If leakage is the problem, the doctor or nurse may ask you to do a pad test. This test is a simple way to measure how much urine leaks out. You will be given a number of absorbent pads and plastic bags of a standard weight. You will be told to wear the pad for 1 or 2 hours while in the clinic or to wear a series of pads at home during a specific period of time. The pads are collected and sealed in a plastic bag. Your health care team will then weigh the bags to see how much urine has been caught in the pad. A simpler but less precise method is to change pads as often as you need to and keep track of how many pads you use in a day.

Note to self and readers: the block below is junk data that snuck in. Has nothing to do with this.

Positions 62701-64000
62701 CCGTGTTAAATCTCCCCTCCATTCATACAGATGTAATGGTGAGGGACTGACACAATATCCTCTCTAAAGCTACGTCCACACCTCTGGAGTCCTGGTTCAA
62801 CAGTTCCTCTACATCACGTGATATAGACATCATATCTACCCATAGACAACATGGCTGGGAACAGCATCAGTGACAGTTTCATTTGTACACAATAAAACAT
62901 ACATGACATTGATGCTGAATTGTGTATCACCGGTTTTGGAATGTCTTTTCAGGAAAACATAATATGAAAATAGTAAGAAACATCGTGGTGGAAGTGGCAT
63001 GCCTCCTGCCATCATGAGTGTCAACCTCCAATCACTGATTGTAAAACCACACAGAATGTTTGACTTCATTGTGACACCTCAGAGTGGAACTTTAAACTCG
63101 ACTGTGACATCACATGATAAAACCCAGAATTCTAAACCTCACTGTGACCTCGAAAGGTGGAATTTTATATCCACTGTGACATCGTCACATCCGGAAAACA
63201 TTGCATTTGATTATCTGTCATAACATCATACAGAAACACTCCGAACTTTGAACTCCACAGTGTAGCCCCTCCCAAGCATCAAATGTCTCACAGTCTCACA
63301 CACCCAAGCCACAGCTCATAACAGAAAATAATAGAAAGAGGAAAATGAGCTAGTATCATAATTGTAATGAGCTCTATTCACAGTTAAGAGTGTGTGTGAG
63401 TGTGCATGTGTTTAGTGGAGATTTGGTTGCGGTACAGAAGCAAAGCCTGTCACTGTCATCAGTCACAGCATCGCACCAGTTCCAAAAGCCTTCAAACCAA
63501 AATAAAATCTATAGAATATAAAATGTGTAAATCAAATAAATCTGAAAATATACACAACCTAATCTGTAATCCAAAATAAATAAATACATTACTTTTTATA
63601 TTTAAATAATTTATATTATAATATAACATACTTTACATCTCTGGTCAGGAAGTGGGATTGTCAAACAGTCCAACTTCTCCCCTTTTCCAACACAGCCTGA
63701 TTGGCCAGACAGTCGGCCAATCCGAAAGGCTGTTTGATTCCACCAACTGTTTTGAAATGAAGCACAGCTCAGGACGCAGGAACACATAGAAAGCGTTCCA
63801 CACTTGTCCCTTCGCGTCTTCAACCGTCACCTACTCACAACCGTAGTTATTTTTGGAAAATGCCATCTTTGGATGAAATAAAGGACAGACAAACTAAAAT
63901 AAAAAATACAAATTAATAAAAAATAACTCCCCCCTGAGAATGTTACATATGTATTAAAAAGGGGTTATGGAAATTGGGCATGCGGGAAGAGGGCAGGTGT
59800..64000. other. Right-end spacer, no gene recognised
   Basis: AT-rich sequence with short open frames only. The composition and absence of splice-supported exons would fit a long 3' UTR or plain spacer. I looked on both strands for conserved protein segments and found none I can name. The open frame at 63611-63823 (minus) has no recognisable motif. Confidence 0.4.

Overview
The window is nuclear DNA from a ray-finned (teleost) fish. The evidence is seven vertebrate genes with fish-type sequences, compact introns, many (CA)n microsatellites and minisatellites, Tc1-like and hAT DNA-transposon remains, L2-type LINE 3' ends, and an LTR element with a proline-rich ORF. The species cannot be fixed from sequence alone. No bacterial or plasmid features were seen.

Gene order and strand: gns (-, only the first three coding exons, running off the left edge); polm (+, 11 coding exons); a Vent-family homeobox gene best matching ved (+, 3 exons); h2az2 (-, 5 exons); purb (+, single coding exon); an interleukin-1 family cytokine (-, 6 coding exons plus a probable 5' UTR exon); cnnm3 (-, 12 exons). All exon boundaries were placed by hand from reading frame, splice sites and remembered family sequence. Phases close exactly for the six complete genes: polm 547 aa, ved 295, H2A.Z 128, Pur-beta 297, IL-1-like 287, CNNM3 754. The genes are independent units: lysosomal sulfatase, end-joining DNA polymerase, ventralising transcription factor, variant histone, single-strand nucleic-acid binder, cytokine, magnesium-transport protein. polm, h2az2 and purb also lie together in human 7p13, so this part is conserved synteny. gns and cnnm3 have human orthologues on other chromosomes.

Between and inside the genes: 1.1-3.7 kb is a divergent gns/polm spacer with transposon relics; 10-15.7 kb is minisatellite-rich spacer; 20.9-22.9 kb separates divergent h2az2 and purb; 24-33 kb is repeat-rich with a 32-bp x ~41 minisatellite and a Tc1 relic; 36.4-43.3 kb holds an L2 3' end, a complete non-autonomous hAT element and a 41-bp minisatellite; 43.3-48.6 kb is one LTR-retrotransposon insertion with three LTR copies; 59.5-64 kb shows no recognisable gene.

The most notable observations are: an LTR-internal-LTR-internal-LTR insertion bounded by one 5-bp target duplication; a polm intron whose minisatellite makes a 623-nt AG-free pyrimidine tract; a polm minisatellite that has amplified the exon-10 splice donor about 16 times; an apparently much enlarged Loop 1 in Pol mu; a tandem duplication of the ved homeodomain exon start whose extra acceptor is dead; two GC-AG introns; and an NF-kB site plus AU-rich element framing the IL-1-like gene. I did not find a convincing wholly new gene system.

A physical exam will also be performed to rule out other causes of urinary problems. This exam usually includes an assessment of the nerves in the lower part of your body. It will also include a pelvic exam in women to assess the pelvic muscles and the other pelvic organs. In men, a rectal exam is given to assess the prostate. Your doctor will also want to check your urine for evidence of infection or blood.
Preparing for the Test
If the doctor or nurse recommends bladder testing, usually no special preparations are needed, but make sure you understand any instructions you do receive. Depending on the test, you may be asked to come with a full bladder or an empty one. Also, ask whether you should change your diet or skip your regular medicines and for how long.
Taking the Test
Any procedure designed to provide information about a bladder problem can be called a urodynamic test. The type of test you take depends on your problem.